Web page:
And yet… “Today you will be with Me in paradise.” Those words of promise, spoken to that lowly, undeserving thief, were absolutely true, for they both reclined at the heavenly feast in paradise that very afternoon.  And three days later, as you well-know, the Lord of Life arose from His Sabbath rest and proved to the world that He IS the Lord of Life.  Death has no dominion over Him!  “All who believe in Me shall never die.”

My fellow sons and daughter of Abraham; beloved children of God: This is our comfort, our peace, our reason to rejoice, even as we sorrow and grieve and taste of the sinful death that pervades our bodies and the fallen world in which we now reside.  We have been baptized into this victory; the victory of the eternal and unchanging “I Am” (as in “before Abraham was, I am.”) There is nothing new under the sun, and that includes God’s gracious and merciful peace.  “Do you not know that all of us who have been baptized into Christ have been baptized into His death and resurrection?  For if we have been united with Him in a death like His, we shall certainly be united with Him in a resurrection like His.” Death no longer has dominion over us!

That’s not always so easy to believe, though, is it?  Times get tough and scary and uncertain, and Old Adam’s sinful DNA starts causing us to take our focus off of God’s cruciform baptismal promise.  It comes so natural to us to doubt and get angry with God—to accuse Him of being a liar—because His workings and His timelines aren’t matching up with our notions of how things are supposed to look, sound, and work.  “What do you mean ‘taking up a cross’ means actually having to suffer?!  That’s not fair!” No… THAT’S NOT FAIR! [the crucifix] The innocent Son of God died for you.  He died for you so that you can have eternal life and have it in over-flowing abundance.  That isn’t fair.

Folks: Our Lord knows our weakness of faith; our Old Adam wicked nature to doubt when things get tough or seem dark.  This is why He continually holds out to us His escrow; His proof and blessed assurance—His Word and His Sacraments.  “Where two or three gather in My name, there I am among you.” *For those of you at home today because of health concerns, be at peace.  Let not your conscience/faith be burdened.  There is a huge difference between “I can’t be in church” versus “I don’t have to/wanna go to church.” Even if you are all alone watching this, you are still participating in good and God-pleasing worship.  Your Lord sees.  He sees your genuine fruits of faith (and not empty lip-service or self-serving irrational fear) as you gather to Him and hold fast to Him.  Even though you can’t be here, you are holding fast to Christ, and your ever-present “I Am” is with you, and where the almighty “I Am” is—Father, Son, and Holy Spirit—there also are the angels, archangels, and all the company of heaven.  Just think of all you are gathered together with in worship right now!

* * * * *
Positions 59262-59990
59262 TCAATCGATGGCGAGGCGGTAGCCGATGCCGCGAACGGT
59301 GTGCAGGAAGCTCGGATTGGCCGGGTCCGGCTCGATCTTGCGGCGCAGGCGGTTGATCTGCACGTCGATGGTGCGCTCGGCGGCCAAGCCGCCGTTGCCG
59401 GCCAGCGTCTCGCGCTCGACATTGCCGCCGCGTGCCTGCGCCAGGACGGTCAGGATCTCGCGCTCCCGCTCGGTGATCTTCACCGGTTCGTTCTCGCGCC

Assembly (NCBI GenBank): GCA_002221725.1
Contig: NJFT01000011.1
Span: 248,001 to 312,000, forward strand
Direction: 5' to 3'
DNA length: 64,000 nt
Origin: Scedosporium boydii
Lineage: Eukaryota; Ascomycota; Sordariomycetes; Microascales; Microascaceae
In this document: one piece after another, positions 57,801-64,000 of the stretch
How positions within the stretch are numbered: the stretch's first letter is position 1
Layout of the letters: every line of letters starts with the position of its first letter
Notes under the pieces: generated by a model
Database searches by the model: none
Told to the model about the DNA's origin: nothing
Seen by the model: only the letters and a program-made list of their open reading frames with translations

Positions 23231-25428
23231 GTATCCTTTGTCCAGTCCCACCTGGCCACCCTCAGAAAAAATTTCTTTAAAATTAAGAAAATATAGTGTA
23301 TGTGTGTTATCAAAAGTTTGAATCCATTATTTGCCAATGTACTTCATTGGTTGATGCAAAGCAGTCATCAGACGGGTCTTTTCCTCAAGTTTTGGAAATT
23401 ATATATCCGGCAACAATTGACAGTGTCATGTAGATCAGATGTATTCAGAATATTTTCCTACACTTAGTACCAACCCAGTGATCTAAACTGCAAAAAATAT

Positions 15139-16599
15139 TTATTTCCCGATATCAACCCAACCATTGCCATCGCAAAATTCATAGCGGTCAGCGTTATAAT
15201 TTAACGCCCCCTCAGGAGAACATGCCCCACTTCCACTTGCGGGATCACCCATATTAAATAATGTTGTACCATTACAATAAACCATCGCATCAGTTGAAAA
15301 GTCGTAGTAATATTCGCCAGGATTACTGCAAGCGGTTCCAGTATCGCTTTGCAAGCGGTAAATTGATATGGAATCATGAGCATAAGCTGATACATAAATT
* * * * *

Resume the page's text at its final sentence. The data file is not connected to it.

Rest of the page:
Do you want present-tense proof of “I Am” with you now in peace?  Look no further than right here at the altar/communion rail.  “I am with you always, even to the end of the age.  Take and eat.  Take and drink.  This is My body and My blood, given and shed for you for the forgiveness of all your sin.” Though we may suffer and even taste the bitter taste of death in this world/age, yet we live.  We live and we will never die, because our death has already been swallowed up and put to death in the blood of Christ; the very lifeblood He nourishes us with here at His holy altar. 

As I said last week, for those who are homebound, call upon your pastor to bring the sacrament of Christ to you.  He will!  Nothing would give him more joy than to share the Body and Blood of Christ with you!  And fear not, for this is exactly what your Lord says it is: His very Body and Blood.  Hold fast to His Word and Promise.  “As often you do this, remember what I have said.” Your Lord will NEVER give you poison with His Body and Blood.  Ordinary bread and wine are corruptible.  Ordinary bread and wine can harbor germs and rot.  BUT… when your Lord says “This IS My body and blood,” it is no longer mere bread and wine, is it?  It is exactly what He says it is.  It is forgiveness of sins.  It is Life.  It is Christ, who is incorruptible.  There is no death in the Lord of Life!  I know what man says about these things; what our own Old Adam DNA screams out at as (along with the devil and the world whispering in our ear), but I also know what Christ says.  Be at peace… and rejoice, for “It is finished, and I am with you, now and to the end of the age.”

I pray that this Good News takes root in your souls.  Come what may, you belong to Christ.  Come what may, the Lord of Life reigns victorious.  His Word and Sacraments are the proof.  May this cruciform Gospel Truth set you free; free from all doubt and worry, despair and anger.  Like your father Abraham, may you, by God’s grace, ever hold fast to the Word and Promise of your God and Lord.  May this faithful hearing open your eyes of faith to see your Lord providing and reigning and ruling in your midst; in the very midst of this fallen, dark and shadowy valley of death that we call “life.” May you hear and see, may you hold fast and rejoice, now and into all eternity.

In Christ’s holy name…AMEN